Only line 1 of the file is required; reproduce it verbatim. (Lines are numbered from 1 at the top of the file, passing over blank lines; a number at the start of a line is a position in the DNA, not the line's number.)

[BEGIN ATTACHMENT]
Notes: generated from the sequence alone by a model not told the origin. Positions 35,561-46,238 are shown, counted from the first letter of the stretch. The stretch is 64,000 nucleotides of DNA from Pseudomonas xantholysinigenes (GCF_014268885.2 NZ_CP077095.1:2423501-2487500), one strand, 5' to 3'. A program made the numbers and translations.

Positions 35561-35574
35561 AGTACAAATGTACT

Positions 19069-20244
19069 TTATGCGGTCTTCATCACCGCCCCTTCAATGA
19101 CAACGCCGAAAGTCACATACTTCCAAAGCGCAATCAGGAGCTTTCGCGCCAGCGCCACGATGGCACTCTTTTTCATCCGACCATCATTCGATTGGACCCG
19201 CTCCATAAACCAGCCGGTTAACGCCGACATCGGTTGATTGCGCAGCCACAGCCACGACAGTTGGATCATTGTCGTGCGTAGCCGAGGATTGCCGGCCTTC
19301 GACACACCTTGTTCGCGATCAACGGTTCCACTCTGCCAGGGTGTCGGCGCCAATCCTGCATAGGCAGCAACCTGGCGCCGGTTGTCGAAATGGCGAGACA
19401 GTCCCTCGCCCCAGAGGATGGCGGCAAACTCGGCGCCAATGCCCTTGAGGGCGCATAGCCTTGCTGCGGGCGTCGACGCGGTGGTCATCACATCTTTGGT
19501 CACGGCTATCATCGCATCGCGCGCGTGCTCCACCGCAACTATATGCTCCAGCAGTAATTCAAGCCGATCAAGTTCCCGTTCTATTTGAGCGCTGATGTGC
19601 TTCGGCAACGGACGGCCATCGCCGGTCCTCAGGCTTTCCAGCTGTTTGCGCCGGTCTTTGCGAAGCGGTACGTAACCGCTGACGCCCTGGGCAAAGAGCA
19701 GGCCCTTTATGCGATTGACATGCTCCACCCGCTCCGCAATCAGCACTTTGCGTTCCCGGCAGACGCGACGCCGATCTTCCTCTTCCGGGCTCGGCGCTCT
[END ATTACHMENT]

Notes: generated from the sequence alone by a model not told the origin. Positions 35,561-46,238 are shown, counted from the first letter of the stretch. The stretch is 64,000 nucleotides of DNA from Pseudomonas xantholysinigenes (GCF_014268885.2 NZ_CP077095.1:2423501-2487500), one strand, 5' to 3'. A program made the numbers and translations.